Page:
Setting expectations – Part 2

This post is a continuation of an earlier post which put forth the following concept:

Setting expectations correctly is far more important than the actual work that you do.

The actual setting of management expectations and the strategy you employ depends upon which of these situations you are now in:

Situation 1 – You and your manager are generally in good communication. He responds favorably to some of your suggestions.

Situation 2 – You are afraid of your manager. He manages by instilling fear in his subordinates. You find it extremely difficult to make suggestions to him. He gives orders and expects compliance, not questions. He deals in threats, both overt and covert.

Situation 3 – Your manager is afraid of you. This is difficult to believe because he will usually hide this fairly well. This is the manager who rarely gives you instructions in writing. He will not tell you if there are problems with your work until he has enough data to get you fired. He will show signs of nervousness when you raise questions and will avoid talking to you if possible. When you cannot get feedback on how you are doing, be very, very careful. Your manager may be terrified that you will show him up by inadvertently exposing his lack of ability to the company at large.

So, which strategy should you use?

Situation 1 – good manager

This is a no-brainer. Make the best case you can based upon the data you have. Hedge any estimate by showing what information is not available and make that a conditional target for adjusting expectations as necessary.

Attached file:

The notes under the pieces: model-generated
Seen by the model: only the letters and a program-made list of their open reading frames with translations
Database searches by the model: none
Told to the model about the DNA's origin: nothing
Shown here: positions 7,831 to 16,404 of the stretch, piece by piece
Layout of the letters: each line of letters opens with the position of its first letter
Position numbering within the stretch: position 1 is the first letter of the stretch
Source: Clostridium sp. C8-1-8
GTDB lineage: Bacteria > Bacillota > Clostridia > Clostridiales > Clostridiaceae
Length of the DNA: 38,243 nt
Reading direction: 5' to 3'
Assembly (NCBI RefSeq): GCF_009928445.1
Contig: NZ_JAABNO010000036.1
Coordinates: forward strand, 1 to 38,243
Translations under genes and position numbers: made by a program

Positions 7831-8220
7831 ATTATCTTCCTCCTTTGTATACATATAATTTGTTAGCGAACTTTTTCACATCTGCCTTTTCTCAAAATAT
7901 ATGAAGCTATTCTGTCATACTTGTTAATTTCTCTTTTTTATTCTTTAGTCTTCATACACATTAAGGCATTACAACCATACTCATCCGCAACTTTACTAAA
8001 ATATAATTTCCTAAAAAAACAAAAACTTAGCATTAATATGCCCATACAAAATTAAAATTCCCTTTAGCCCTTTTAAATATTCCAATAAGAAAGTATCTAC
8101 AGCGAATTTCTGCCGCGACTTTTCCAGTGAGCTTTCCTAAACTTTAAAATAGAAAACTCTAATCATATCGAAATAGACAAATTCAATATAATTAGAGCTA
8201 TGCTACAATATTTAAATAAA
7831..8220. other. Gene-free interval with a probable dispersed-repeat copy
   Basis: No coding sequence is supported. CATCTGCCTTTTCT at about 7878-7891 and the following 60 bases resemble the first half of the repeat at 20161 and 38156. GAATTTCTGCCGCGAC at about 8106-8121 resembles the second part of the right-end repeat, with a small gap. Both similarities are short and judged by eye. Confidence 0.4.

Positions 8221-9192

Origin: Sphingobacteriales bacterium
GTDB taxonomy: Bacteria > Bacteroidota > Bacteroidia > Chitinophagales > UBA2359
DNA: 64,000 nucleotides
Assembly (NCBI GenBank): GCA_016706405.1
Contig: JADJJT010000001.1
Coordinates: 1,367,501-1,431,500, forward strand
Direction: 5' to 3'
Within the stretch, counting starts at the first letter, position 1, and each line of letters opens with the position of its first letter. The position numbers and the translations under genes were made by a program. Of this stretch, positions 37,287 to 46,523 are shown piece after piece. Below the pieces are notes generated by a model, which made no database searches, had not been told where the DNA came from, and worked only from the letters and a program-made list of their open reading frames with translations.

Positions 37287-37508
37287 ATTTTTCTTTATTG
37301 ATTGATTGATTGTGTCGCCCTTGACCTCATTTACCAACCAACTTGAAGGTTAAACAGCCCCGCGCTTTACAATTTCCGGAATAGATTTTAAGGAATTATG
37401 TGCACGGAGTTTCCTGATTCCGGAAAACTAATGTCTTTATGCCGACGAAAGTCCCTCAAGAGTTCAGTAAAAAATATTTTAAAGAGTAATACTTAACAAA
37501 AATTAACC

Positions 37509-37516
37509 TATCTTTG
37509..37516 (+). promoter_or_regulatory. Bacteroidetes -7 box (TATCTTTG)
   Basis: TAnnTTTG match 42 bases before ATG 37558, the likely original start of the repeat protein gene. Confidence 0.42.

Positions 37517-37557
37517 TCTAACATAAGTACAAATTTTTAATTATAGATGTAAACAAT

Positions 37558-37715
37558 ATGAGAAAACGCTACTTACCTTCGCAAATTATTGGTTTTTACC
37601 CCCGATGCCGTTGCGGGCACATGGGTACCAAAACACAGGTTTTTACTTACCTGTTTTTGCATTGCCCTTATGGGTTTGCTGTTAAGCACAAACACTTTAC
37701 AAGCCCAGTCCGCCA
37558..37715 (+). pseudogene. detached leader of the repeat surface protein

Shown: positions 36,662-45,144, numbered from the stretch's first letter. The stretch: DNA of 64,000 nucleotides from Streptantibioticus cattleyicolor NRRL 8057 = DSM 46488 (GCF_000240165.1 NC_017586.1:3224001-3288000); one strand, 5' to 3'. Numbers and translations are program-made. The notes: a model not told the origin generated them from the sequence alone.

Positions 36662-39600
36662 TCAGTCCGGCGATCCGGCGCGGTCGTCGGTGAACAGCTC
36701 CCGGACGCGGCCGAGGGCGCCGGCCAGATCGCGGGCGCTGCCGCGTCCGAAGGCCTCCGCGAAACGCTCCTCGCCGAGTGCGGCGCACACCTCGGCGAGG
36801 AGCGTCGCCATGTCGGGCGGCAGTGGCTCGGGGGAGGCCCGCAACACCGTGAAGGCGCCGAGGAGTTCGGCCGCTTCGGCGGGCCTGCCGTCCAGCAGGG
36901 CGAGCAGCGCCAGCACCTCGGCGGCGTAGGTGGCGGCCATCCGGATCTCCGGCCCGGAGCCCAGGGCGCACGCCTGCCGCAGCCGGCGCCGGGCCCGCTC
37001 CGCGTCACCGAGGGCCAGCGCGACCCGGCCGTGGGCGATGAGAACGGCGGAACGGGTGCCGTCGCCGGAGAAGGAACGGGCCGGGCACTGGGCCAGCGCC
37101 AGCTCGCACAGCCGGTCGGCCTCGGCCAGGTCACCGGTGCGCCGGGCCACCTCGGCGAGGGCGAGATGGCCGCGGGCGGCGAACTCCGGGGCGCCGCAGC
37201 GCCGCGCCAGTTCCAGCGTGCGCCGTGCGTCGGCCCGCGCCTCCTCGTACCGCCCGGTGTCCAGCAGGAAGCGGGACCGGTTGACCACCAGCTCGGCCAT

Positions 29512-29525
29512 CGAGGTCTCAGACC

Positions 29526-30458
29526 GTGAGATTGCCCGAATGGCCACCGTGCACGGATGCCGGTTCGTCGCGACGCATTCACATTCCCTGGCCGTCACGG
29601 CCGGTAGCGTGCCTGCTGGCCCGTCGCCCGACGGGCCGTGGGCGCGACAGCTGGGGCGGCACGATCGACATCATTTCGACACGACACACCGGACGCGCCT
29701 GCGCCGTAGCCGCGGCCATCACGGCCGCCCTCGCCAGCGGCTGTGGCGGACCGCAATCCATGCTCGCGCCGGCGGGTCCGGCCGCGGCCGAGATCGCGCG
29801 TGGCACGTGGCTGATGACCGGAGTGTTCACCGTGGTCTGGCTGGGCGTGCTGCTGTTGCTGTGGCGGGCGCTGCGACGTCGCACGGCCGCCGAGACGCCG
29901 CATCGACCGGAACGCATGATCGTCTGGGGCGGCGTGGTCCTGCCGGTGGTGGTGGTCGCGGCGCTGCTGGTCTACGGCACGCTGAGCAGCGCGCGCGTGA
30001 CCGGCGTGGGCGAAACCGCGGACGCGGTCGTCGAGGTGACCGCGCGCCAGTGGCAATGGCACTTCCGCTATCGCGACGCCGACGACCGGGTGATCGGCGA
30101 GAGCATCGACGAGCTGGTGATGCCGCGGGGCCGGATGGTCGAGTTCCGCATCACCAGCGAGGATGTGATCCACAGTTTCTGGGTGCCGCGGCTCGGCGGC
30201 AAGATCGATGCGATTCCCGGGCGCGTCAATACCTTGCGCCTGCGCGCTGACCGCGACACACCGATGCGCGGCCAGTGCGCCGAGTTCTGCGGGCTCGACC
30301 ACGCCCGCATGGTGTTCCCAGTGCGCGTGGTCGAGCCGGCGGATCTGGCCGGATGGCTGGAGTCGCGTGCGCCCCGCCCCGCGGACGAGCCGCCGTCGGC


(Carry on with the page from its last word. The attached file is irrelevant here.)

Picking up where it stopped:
This manager may have already determined what his expectations are and may have communicated them to you clearly and understandably. You still have to manage his expectations so they make sense to you and can be achieved in an agreed-upon time and budget. Expectations have to be mutual for results to have any meaning.

You can set expectations for this manager by couching your estimates in real terms. “Depending on the results of the surveys, this project could take between eight and twenty months. We should know when the survey results are analyzed. Let us make the first major milestone, acquisition of usable survey data for this market.”

If he is a good manager, he will challenge your assumptions until you have presented a case that he understands.

Situation 2 – you are afraid of your manager

This, unfortunately is far too typical. You already know what your manager is likely to say. You will be made wrong for your suggestions and you will be made wrong no matter how the project comes out.

If you have the utter temerity to suggest that you deserve acknowledgement for pulling off a miracle, this manager will snort derisively and say, “Why should you expect praise for doing your job? That’s what I expect you to do!”

I would like to refresh your memory with this excerpt from my earlier post:

Setting management expectations takes more courage than it does to come up with a revolutionary new design. Perhaps that’s why technical people often go out on a limb and agree to unrealistic deadlines. What happens as a result is they get shot later instead of immediately.

You will get summarily fired by this manager no matter what you do. It will happen sooner if you defy him, but it will happen eventually even if you swallow your pride and attempt to curry favor. This manager always lays the blame on someone else. He is never wrong in his eyes.

His management style almost guarantees frequent failures and he will always need a scapegoat. If you work for him, you are wearing a sign that says, “Kick me. I’m ready to be a scapegoat!”